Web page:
Creating a clean and simple website (Part 2 – Styling the header)

Continuing the series on creating a clean and simple website, I’m going to share with you how I coded my blog from scratch. In this article, I’ll discuss how to go about first creating fixed width layouts using pixels. If you’re new to this, you might want to check out the previous article on writing HTML for the website that we’re creating

II’ll try to explain everything clearly and simply in a way that you should be able to follow even if its your first time looking at CSS. My blog design definitely doesn’t have the bells and whistles around the internet, and thats why I think its such a good place to start from.

Linking your CSS files to your HTML files##

The easiest way to link your CSS files to your HTML files is to use the <link> tag and is to be placed within the <head> and </head> of the HTML document. If you stylesheet is placed in the same directory as the HTML file, simply type the name of the stylesheet to the href attribute. (I usually name my file as style.css.)

If the stylesheet is placed in a folder above, type ../ infront of the name. If the stylesheet is placed in a folder below, type the folder name, followed by the stylesheet name.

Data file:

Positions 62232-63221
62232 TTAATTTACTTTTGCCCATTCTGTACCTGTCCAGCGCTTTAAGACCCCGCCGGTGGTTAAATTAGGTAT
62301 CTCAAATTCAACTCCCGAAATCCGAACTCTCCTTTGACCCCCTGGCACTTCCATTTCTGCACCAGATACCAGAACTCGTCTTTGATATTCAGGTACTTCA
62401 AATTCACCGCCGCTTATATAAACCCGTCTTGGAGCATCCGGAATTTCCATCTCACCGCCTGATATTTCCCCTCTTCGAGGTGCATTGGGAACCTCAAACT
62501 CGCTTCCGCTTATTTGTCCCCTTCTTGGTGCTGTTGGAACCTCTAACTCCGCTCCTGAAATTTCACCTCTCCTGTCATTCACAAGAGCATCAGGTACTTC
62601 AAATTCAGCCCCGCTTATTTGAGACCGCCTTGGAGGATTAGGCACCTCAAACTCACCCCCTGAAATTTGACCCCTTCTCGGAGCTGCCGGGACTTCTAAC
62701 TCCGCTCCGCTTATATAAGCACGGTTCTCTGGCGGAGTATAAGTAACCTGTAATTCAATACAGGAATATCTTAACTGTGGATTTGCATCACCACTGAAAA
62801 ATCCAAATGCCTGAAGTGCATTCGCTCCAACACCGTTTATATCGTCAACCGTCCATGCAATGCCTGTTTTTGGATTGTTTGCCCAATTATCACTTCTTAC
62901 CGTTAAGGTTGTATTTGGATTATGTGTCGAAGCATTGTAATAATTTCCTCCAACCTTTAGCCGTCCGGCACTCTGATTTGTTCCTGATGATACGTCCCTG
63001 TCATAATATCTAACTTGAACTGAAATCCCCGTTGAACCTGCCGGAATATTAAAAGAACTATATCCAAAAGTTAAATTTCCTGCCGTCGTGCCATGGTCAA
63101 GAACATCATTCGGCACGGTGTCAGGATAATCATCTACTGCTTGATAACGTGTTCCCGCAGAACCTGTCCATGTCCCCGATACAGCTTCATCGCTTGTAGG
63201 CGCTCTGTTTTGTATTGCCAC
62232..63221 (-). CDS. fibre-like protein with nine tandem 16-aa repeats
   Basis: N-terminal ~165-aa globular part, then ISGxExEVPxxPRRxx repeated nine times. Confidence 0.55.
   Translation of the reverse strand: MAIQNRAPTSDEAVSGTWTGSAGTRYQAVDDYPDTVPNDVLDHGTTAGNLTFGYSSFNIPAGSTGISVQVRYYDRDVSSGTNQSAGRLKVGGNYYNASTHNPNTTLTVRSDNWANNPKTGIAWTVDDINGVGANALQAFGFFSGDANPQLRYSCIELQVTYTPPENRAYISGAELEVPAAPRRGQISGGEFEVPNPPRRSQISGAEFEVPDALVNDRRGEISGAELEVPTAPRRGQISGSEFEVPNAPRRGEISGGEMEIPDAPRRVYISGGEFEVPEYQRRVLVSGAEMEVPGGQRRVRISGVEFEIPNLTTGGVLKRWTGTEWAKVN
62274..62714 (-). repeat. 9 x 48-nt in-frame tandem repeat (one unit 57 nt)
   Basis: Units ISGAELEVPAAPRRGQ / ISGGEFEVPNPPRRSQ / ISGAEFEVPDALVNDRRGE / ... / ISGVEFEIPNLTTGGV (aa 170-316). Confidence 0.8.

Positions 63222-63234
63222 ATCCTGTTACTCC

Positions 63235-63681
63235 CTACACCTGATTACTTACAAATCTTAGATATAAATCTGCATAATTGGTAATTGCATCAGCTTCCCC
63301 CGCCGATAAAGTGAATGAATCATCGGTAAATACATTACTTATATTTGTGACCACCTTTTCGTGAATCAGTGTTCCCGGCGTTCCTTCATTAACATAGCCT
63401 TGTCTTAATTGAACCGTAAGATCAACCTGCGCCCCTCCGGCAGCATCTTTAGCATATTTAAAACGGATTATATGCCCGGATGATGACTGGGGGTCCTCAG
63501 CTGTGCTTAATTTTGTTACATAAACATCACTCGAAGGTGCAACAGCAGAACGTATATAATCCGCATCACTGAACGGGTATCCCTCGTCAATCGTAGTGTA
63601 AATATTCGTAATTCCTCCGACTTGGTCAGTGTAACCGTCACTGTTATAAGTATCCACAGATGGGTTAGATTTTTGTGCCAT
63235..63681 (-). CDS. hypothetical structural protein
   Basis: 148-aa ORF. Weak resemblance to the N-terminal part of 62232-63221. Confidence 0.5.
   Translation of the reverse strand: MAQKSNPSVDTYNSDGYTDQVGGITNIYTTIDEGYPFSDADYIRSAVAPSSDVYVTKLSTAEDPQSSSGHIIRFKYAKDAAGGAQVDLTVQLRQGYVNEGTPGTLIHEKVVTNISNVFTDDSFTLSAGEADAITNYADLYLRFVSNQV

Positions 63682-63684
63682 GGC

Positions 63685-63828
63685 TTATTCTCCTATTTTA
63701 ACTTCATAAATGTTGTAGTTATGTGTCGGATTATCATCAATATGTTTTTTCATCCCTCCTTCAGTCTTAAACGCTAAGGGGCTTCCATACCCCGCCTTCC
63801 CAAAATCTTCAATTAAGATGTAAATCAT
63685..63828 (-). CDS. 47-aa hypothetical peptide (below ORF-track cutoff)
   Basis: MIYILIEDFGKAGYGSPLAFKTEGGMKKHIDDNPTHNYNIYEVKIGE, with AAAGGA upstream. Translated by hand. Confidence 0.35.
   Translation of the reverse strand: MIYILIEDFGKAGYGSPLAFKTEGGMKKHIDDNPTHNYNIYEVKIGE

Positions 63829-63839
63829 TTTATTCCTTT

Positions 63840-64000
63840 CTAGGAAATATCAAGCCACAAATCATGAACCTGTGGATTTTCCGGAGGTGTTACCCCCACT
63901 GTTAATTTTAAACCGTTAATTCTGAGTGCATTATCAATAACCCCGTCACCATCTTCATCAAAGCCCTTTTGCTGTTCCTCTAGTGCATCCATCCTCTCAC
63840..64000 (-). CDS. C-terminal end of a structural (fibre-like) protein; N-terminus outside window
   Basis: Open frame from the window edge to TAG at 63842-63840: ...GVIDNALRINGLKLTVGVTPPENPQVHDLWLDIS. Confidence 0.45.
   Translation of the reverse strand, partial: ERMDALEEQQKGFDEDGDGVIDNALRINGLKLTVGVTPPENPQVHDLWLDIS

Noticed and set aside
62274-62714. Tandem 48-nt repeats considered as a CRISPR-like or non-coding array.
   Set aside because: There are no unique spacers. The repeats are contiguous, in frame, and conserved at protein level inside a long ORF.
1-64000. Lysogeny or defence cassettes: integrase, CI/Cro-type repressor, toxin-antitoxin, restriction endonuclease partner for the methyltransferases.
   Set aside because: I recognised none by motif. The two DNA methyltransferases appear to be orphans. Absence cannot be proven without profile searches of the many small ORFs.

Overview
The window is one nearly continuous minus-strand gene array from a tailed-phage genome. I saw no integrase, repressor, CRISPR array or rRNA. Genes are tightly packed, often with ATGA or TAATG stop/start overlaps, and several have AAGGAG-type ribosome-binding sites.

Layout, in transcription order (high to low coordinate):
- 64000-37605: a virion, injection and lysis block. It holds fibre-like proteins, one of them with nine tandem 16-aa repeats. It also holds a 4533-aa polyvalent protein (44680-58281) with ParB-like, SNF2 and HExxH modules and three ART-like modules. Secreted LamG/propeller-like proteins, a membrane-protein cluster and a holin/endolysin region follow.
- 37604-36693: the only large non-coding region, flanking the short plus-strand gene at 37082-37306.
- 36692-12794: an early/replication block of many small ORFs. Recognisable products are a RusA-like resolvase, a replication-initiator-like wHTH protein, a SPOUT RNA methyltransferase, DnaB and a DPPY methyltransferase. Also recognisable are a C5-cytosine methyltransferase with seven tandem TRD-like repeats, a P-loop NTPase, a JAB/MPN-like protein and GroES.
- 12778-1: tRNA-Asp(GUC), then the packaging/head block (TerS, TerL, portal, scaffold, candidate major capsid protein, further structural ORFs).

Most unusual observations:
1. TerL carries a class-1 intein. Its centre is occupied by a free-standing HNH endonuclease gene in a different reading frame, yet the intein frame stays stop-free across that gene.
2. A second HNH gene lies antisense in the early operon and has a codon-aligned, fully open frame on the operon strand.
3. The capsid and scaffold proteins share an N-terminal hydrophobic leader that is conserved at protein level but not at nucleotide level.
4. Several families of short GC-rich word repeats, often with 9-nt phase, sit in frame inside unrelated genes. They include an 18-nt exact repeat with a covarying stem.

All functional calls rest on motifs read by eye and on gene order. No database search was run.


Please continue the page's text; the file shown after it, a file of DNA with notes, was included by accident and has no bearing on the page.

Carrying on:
This is how the code should look like

<link rel="stylesheet" href="style.css">
// if stylesheet is in the same folder

<link rel="stylesheet" href="css/style.css">
// if stylesheet is in the folder named css.

<link rel="stylesheet" href="../css/style.css">
// if stylesheet is a sibling folder named css. Not as often used

1. CSS Reset

Before even attempting to play with CSS, it is important to use a CSS reset. By default, each browser, Safari, Chrome, Firefox and Internet Explorer inclusive, has its own default styles for a website to make sure that everything looks at least with hierarchy if no styles are being set. This however, severely hinders our cause as we now have to remove them to start off with a blank slate. A CSS reset does this.

Two very good CSS resets are:

  1. Eric Meyer’s Css reset
  2. Normalize.css

Choose either one, and place it right at the top of your css file. You should know what the reset contains, but lets leave that discussion for another day.